Special to Iredell Free News
Two local students who attend both Lake Norman High School and the Career Academy and Technical School (CATS) recently competed in an automotive technology competition at NASCAR Technical Institute in Mooresville.
Kyler Pralle and Michael Brotherton each won a $5,000 grant.
Students from around the region competed for a total of $74,000 in grants using in-demand automotive technology skills and knowledge in two separate competitions, the Top Tech Challenge and the Auto Tech Challenge.
Twenty teams from North Carolina, South Carolina and Virginia went head-to-head for the Top Tech Challenge, competing in both hands-on and written tests on vehicle parts, engines, diagnostics and electrical systems using NASCAR Tech’s state-of-the-industry facility and equipment. Each student placing on a top 10 team won a grant toward attending UTI ranging from $10,000 for first place to $1,000 for a fourth through 10th place finish.
Students on the winning team of two, Jonah Longworth and Zachary Blalock of Davie County High School in Mocksville, demonstrated know-how in all competitive areas. They can now advance their skill sets by utilizing their $10,000 UTI grant at one of 13 UTI campuses nationwide.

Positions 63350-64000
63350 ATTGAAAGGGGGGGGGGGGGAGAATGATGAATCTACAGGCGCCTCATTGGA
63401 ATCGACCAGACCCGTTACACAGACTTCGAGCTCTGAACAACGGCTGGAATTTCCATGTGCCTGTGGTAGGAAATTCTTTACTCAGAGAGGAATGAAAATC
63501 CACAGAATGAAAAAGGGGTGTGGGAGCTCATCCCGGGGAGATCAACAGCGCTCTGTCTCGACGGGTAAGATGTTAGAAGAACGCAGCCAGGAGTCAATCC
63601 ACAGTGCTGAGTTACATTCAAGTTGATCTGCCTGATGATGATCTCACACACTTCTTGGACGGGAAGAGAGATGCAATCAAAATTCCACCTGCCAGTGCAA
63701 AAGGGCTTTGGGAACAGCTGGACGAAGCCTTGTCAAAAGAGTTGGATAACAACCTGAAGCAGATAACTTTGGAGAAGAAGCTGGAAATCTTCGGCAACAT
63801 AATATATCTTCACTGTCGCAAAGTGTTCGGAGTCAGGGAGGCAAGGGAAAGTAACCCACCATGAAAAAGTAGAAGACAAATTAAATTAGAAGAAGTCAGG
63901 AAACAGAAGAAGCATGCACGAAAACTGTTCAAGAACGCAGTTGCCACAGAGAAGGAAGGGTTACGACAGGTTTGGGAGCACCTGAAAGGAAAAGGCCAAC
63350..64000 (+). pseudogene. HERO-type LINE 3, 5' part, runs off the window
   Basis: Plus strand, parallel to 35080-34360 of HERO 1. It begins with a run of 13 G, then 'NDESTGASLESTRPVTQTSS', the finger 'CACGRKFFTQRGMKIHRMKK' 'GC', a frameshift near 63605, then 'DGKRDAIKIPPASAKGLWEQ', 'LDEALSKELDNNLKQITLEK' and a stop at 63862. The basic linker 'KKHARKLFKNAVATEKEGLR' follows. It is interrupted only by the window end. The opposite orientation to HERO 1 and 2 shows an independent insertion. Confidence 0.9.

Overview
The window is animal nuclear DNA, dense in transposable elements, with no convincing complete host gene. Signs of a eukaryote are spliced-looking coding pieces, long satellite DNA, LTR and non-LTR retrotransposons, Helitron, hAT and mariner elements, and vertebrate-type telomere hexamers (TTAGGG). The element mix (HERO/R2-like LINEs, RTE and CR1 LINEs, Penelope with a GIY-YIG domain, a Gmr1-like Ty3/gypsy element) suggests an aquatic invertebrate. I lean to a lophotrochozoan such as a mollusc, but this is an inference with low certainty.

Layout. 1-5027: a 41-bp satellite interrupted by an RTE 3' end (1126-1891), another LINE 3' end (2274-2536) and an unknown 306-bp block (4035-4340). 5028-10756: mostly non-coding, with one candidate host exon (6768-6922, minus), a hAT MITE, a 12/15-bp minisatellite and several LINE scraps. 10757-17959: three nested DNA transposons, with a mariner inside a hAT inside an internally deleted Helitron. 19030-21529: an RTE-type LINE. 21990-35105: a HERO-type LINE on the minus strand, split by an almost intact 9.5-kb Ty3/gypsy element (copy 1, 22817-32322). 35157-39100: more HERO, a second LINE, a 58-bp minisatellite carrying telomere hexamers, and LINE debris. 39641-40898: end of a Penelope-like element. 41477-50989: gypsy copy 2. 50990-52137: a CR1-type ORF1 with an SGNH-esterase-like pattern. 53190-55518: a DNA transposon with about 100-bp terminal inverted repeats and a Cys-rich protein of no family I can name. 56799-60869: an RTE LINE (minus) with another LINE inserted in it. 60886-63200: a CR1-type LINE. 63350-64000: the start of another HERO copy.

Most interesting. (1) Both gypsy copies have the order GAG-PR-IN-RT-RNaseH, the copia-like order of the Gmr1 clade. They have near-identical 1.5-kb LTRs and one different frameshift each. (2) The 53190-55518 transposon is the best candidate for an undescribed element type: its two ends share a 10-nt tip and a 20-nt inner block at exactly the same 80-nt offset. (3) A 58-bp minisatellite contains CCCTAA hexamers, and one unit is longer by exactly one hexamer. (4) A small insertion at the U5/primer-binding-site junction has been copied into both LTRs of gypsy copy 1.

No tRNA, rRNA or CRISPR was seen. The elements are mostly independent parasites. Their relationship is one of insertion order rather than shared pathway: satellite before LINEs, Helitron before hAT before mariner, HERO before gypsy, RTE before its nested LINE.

Ethan Jordan and Caleb Sargent of Hamilton Career and Technology Center in Westminster, S.C., finished second, each walking away with a $7,500 grant, and Lake Norman High students Pralle and Brotherton came in third, winning $5,000 grants.
“It is incredibly valuable for these students to have the opportunity to develop automotive technology skills and learn about programs like ours, where they can hone those skills after high school,” said Jennifer Bergeron, campus president at NASCAR Technical Institute. “Our campuses have been hosting the Top Tech Challenge competition for more than a decade now, and each time we’re impressed by students’ breadth and depth of knowledge. UTI has more than 35 leading manufacturer partners and thousands of local employers who look to us to train the next generation of technicians. This is a great way to encourage and reward students’ interest in the transportation industry, and we’re proud to say 170 students who’ve won these grants have graduated from UTI so far.”
The Auto Tech Challenge is a new addition this year, allowing academic students without a vocational education background to compete individually for grants. William Thompson of Laurens Academy in Laurens, S.C., took top honors in that competition, earning a $7,000 UTI grant. Dejan Djukic of Ledford High School in Thomasville placed second for a $5,000 grant, and John Hern of Page High School in Greensboro came in third, winning a $3,000 grant.
The automotive industry needs highly trained professionals due to growth, net replacements and retirements from the trade. According to U.S. Bureau of Labor Statistics projections, the transportation industry will have to fill more than 69,000 service technician and mechanic job openings annually on average through 2030.